The output is shuttled to the front wheels via a standard six-speed manual gearbox—there are no plans for any other transmission option—and a mechanical limited-slip differential. The front suspension struts get separate steering knuckles (similar in principle to the GM HiPer Strut and Ford RevoKnuckle) in a bid to reduce torque steer. Two-stage switchable dampers are also standard, with these and various other dynamic functions falling under the control of a mood-shifting “+R” button that’s claimed to sharpen the Type R for track use.
That comes later, but we make initial acquaintance on the busy streets of the Slovakian capital, Bratislava. And it’s immediately clear the Type R’s dynamic character is nearly as outgoing as its design. The chassis feels impressively pliant when asked to deal with broken city blacktop, but even at low speed the engine feels turbocharged. Very turbocharged. Initial response is keen enough, there’s no lag between pressing the throttle pedal and feeling the engine respond. But there’s then a noticeable pause before the turbo spools up fully. Even with a reasonable number showing on the rev counter there’s a proper one-one-thousand pause before the full boost arrives. There’s lots of torque, of course, not a characteristic that defined any previous Type R, and the gearshift has a predictably nice mechanical action. Honda claims the 1.6-inch throw across the gate is one of the shortest on the market.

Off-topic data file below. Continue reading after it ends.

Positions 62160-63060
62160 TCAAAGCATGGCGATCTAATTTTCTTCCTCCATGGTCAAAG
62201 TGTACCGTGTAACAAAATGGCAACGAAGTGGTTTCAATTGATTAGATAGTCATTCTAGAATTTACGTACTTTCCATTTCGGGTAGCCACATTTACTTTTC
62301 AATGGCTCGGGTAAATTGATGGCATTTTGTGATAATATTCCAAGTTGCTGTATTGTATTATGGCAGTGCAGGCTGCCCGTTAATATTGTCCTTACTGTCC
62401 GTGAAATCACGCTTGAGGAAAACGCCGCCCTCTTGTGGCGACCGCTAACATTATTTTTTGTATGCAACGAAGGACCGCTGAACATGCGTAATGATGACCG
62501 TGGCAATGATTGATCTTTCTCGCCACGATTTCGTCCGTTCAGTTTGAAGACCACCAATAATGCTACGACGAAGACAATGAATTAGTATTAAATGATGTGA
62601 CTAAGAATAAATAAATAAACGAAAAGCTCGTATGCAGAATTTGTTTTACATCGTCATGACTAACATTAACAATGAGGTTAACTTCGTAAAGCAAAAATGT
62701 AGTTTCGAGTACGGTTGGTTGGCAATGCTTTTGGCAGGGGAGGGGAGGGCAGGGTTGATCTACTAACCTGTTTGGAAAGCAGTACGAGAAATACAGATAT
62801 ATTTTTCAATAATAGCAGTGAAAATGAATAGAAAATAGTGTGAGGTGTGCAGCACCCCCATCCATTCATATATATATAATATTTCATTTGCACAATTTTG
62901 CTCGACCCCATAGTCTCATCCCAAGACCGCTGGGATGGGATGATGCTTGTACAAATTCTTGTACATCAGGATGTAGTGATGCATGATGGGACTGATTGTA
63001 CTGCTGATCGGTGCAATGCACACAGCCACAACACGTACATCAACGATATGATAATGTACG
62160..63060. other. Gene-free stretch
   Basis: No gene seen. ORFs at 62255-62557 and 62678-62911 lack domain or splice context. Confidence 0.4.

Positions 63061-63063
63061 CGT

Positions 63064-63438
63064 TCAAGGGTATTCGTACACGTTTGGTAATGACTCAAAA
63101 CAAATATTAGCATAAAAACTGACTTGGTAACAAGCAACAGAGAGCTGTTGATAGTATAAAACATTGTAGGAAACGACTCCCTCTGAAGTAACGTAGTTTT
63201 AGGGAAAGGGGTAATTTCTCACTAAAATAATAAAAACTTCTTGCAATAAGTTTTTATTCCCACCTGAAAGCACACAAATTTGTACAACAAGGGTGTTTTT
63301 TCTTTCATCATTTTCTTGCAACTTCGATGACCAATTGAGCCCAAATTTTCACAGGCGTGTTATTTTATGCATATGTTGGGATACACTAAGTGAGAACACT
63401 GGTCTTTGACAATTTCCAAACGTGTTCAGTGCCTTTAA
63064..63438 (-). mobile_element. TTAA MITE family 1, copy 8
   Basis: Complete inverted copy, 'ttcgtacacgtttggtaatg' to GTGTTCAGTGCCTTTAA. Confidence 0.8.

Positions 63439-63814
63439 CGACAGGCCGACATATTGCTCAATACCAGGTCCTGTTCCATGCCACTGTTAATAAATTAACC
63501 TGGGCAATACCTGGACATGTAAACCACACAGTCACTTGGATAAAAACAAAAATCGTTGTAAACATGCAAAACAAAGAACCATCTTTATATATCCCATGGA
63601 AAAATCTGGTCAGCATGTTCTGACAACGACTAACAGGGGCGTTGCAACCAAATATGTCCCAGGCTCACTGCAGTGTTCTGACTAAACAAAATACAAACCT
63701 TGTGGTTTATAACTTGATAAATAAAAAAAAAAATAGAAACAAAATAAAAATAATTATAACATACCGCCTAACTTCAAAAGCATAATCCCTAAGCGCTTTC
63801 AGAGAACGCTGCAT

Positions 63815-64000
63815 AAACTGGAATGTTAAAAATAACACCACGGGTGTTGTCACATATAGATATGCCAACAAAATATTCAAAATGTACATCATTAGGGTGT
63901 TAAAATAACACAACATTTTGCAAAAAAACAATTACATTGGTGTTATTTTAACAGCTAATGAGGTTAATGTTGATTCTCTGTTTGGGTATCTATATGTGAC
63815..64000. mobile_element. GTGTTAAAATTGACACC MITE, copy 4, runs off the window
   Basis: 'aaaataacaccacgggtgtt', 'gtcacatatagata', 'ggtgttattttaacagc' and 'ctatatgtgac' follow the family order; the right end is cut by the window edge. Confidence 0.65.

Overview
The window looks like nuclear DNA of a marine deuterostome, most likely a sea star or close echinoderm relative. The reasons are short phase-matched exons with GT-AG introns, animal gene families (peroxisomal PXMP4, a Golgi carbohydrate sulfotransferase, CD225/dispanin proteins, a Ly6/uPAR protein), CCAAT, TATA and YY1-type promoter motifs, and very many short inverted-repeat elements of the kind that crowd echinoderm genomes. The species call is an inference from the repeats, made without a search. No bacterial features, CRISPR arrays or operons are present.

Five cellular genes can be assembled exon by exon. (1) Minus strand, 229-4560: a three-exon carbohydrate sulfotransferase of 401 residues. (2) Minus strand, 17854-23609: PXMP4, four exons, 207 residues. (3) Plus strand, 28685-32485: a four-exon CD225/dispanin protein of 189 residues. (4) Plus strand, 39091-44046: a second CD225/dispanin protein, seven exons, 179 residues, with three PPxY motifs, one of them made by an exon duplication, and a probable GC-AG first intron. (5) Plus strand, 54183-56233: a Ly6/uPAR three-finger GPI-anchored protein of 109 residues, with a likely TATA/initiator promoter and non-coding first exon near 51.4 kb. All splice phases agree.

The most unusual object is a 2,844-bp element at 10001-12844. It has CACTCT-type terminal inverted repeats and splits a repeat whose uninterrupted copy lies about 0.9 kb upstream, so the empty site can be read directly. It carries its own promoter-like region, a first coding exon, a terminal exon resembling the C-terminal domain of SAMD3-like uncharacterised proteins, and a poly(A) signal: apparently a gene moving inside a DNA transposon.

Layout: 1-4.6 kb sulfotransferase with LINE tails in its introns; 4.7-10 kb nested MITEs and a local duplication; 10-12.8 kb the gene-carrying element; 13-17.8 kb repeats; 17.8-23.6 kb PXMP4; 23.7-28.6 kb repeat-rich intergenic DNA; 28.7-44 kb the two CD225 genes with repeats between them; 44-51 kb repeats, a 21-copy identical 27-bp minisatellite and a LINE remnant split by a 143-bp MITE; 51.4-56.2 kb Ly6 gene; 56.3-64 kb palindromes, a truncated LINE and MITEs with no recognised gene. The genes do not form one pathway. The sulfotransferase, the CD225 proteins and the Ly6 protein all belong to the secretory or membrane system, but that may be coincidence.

There are absolutely no doubts on the performance claims. Having once seen Midnight Express, we stay in close proximity to speed limits when driving anywhere east of Germany, but a less-imaginative colleague from another title reported seeing an indicated 168 mph on a quiet stretch of divided highway. The R drones at cruising speed, with some low-frequency harmonics from the sports exhaust, but once the turbo is spinning the engine pulls solidly all the way to the limiter, the arrival of which is flagged by a sequence of LEDs that light on top of the instrument binnacle.
We get to cross the Austrian border without stopping. The former Iron Curtain is now marked by nothing more than signs and ramshackle customs sheds. And then, shortly afterward, the route takes us onto some proper mountain roads. The Type R’s steering has been set up to make it feel responsive, and the initial turn-in is sharp enough to get us thinking of metaphors involving surgical instruments. It dives toward apexes with just a few degrees of steering input, Honda’s Agile Handling Assist torque-vectoring system also applying light braking pressure to the inner wheel to quicken things up further.